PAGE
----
IFSAR / SAR / Radar

Development of An Automated and Cloud-Based Remote Sensing Routine for Surface Water Monitoring in Alaska Refuges

Submitted by atripp on Wed, 12/28/2022 - 09:51

The potential for large changes in the amount and distribution of surface water in arctic landscapes is high given climate-induced changes in permafrost. Because changes in surface water have broadscale implications in the structure and function of ecosystems, understanding and tracking surface water change is a high priority for some Alaskan refuges.

Monitoring Managed Lands Using Synthetic Aperture Radar

Submitted by atripp on Tue, 12/27/2022 - 12:15

The emergent proliferation of Synthetic Aperture Radar (SAR) imaging systems, related advancements in image processing and exploitation capabilities, and the increasing availability of analysis-ready SAR data products have enhanced the BLM’s ability to use remote sensing-derived information to support resource management.

Walruses Are Visible in Satellite Imagery When They Rest on Shore in Large Numbers

Submitted by atripp on Tue, 12/27/2022 - 09:42

During late summer and autumn, Pacific walruses are resting on shore north of the Bering Strait more often and in larger numbers in both the United States and Russia.  Historically, walruses rested primarily on floating sea ice over their offshore foraging grounds in this region, but climate warming has reduced availability of sea ice.  With greater numbers of walruses gathering on shore, USGS scientists and collabor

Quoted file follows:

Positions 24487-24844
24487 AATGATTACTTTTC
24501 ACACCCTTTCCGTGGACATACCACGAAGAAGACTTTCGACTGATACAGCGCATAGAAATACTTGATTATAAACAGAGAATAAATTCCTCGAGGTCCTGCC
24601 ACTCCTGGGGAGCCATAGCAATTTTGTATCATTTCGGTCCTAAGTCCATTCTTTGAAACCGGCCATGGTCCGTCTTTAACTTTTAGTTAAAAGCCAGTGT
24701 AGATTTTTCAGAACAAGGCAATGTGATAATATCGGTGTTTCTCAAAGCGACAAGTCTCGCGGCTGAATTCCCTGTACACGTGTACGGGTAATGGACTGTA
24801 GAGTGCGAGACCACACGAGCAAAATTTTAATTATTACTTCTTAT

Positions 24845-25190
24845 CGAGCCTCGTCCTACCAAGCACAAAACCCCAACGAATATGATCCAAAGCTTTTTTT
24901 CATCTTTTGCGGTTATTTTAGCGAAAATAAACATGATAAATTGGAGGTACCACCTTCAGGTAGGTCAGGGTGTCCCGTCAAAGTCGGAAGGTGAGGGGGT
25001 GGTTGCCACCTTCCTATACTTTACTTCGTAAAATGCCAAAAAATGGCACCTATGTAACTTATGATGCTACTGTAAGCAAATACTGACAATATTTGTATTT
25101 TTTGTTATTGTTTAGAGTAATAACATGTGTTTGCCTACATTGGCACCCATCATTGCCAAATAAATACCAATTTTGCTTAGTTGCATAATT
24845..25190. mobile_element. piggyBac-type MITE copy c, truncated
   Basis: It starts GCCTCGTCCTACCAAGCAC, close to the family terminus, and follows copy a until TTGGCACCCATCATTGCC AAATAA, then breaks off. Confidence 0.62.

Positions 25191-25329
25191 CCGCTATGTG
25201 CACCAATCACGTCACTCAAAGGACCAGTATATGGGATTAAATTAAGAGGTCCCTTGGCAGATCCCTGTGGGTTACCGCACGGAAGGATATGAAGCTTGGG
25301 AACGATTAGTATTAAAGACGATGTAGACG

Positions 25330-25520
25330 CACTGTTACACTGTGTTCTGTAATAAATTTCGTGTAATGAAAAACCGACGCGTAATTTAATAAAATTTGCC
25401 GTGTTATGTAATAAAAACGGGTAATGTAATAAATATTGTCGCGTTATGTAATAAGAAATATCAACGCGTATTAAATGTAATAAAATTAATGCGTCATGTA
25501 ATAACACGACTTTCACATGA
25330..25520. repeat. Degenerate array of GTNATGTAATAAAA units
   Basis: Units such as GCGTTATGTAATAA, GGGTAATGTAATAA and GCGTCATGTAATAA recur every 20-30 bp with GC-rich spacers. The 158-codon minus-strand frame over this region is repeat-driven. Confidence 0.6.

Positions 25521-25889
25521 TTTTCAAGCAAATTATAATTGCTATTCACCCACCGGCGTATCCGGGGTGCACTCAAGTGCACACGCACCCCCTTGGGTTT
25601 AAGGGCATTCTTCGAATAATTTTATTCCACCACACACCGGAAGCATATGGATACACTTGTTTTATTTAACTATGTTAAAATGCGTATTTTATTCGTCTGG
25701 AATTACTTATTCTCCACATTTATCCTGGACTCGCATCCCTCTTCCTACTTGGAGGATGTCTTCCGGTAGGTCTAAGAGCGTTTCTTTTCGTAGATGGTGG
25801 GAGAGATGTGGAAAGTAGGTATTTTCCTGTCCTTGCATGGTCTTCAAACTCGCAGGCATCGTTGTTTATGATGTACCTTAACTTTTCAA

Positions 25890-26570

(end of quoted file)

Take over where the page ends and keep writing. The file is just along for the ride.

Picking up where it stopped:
Five Decades of Glacier Change across the Crown of the Continent

Submitted by atripp on Thu, 12/22/2022 - 09:36

Accelerating glacier change in the early 21st century is impacting sea level, water resources, and ecosystems across North America and globally. Yet, direct field measurements of glacier change are laborious and logistically challenging to obtain, and less than 0.001% of glaciers on Earth have detailed long-term (more than 30 years) records.

Monitoring Tsunamigenic Landslide Hazards

Submitted by tadamson on Wed, 12/21/2022 - 11:22

In Prince William Sound in southern Alaska, climate change–driven glacial retreat is exposing steep, unstable slopes that could generate tsunamis if they failed rapidly and entered the fjords. One such area is the Barry Arm fjord, where the rapid retreat and thinning of the Barry Glacier is associated with several slope instabilities that threaten nearby communities, infrastructure, and marine interests.